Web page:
Many ESL teachers reach the point where they have had enough with their students. Many of us bring this overwhelming anger into the classroom. If this has ever happened to you, you certainly are not alone. According to the recent study, only 5 of the 301 students could not remember any episode of the specific teacher being angry.
According to McPherson, M. B., Kearney, P., and Plax, T. G. in their “The Dark Side of Instruction: Teacher Anger as Classroom Norm Violations,” it is alright to express your anger when you “avoid intense, aggressive anger displays and instead assertively and directly discuss the problem with the class.” If you do express anger in a violent or abusive way, those expressions negatively influence student learning. Here are some tips to keep yourself cool!
- What makes you angry?Once you have discovered your anger triggers, you will be able to overcome or avoid them. Some of them could be:
- Students being disrespective
- Noisy students
- Students breaking class rules
- Students failing to understand grammar rules, etc.
- Avoid anger triggers by implementing right teaching methods.There are no bad students; there are many ineffective teaching methods, poorly written textbooks, and negative learning environments. You have to know each student’s background and behavioral characteristics in order to choose an appropriate strategy and class materials. Many students behave badly simply because of being bored. In the previous article on classroom management, we have discussed how to present yourself to the class in order to avoid behavioral problems in the future.
Watch this awesome video lecture of the famous Dr. Harry Wong on “Discipline and Procedure:”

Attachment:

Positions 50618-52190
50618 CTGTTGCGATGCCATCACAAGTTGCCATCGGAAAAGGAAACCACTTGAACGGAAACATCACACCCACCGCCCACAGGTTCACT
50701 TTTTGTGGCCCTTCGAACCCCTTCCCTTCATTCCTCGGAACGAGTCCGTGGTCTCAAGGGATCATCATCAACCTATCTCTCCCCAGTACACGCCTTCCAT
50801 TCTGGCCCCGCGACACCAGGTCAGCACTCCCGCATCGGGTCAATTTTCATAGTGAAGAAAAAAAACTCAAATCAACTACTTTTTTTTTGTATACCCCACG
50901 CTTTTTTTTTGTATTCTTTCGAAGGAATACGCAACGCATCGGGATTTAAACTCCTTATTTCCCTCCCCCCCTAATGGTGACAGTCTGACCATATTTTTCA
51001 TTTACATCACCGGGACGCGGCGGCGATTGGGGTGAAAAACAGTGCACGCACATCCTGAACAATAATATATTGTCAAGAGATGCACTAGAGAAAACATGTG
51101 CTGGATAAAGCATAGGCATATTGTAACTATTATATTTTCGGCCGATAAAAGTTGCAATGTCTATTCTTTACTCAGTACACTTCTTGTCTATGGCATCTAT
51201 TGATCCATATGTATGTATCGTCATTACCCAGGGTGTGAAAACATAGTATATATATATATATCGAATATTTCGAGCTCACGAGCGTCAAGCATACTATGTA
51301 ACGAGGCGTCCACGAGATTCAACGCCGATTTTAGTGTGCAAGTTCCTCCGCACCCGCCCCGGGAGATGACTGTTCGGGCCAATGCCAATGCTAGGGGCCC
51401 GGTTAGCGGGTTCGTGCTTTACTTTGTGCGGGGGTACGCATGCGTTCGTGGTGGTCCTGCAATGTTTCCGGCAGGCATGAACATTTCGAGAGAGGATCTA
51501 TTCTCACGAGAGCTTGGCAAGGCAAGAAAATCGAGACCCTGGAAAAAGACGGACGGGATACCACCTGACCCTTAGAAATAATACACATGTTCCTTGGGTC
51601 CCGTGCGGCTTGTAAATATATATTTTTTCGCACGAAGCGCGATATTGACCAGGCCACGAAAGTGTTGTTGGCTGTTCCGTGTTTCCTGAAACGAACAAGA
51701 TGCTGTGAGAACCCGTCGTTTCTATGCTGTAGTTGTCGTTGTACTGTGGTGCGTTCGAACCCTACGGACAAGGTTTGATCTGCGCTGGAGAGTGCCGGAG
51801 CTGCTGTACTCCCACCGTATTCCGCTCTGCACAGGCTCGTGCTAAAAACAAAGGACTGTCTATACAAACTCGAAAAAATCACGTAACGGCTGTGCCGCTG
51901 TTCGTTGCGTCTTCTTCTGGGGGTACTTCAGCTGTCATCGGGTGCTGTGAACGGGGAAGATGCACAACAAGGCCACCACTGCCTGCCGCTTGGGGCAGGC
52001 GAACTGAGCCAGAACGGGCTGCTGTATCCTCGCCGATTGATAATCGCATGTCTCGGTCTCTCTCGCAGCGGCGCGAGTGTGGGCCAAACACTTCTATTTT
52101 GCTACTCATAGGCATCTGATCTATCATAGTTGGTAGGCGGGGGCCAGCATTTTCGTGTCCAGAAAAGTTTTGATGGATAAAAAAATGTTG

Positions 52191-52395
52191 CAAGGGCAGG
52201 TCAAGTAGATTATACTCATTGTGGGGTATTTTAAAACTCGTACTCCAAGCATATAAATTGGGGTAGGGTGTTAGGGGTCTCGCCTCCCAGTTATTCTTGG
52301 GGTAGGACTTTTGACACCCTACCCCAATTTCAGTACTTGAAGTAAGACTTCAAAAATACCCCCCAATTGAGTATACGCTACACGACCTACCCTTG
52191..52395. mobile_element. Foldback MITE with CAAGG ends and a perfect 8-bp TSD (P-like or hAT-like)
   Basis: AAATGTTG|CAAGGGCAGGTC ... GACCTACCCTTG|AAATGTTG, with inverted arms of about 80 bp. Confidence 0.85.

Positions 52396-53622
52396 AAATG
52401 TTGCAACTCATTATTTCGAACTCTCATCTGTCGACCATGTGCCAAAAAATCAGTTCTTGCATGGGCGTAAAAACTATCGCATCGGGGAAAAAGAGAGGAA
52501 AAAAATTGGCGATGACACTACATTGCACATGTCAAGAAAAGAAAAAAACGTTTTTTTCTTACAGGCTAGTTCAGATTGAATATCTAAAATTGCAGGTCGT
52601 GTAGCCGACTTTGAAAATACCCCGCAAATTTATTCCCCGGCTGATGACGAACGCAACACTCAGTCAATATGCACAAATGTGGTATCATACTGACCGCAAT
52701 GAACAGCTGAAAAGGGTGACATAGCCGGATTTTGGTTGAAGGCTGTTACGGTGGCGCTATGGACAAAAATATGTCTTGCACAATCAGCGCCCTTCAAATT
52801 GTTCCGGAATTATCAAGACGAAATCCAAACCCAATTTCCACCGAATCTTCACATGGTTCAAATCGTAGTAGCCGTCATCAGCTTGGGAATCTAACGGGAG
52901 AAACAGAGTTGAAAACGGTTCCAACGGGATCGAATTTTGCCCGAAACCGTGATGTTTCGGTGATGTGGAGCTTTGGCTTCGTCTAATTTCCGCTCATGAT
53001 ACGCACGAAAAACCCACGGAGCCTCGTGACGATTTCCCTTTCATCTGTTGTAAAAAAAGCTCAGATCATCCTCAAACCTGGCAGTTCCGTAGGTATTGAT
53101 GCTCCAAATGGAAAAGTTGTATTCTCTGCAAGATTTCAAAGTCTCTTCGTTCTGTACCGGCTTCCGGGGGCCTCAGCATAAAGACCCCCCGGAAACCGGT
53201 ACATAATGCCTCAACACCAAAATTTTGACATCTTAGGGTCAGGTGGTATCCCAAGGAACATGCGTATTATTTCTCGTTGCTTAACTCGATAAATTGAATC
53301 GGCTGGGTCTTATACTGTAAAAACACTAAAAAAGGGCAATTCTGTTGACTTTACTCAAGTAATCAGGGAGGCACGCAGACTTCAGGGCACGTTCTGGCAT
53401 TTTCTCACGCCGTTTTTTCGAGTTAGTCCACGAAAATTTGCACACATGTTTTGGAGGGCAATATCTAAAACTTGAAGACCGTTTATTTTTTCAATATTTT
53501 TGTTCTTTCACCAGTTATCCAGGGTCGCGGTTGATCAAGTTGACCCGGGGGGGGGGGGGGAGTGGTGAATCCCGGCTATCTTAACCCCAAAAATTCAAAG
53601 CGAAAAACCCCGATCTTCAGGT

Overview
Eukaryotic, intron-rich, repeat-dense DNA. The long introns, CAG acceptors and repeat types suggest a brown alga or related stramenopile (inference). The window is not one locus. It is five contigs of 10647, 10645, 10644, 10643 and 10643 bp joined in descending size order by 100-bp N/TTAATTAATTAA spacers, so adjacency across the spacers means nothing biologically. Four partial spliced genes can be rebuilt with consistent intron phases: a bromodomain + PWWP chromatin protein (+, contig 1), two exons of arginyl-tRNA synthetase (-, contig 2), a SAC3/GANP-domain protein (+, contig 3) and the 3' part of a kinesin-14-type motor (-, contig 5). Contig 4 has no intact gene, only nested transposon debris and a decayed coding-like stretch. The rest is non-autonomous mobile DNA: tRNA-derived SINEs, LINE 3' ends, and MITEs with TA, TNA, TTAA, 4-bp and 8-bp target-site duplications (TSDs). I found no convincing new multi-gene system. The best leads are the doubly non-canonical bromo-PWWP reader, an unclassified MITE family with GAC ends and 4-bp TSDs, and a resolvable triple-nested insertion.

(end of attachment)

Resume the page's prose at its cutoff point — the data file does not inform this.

For more information on successful classroom management, use The First Days Of School: How To Be An Effective Teacher by Dr. Harry Wong.
- Meditation, Sport and Humor
If the problem is not student behavior but cultural or personal aspects, you may use meditation, sport, and humor. Many teachers in China get really mad when ESL students add “-la” or “-a” in the end of each and every word (friend-a, ok-la, good-a). You cannot blame students, as this is something they do unintentionally; moreover they don’t break any rules. Yet, many teachers get very angry and can be quite violent to students.
What can you do about this?
Try different relaxation methods like taking deep breaths. Some teachers like counting to 10; others prefer gripping the pencil tightly until you feel relieved.
Sports are probably the best way to handle stress after work. Boxing, yoga, salsa, or any other physical activity can help you to relief the negative energy.
Don’t raise your voice. Yelling at your students is not a good classroom management strategy. In fact, you have every chance to lose the respect of your students. Replace your anger by laughter. The good-natured and non-sarcastic humor that does not hurt feelings can serve as a “reminder” to behave well or avoid certain mistakes.
If you still cannot control your emotions, consider counseling.
The Texas Education Agency has created an awesome video series on Anger Management to provide educators with a case study on poor ethical choices which display extreme behaviors that are not tolerated as an education professional. These videos are worth watching:
Have you ever been angree with your students? Have you ever used humor to cool down? How do you handle anger in the classroom? Please, share your experience in the comment section below!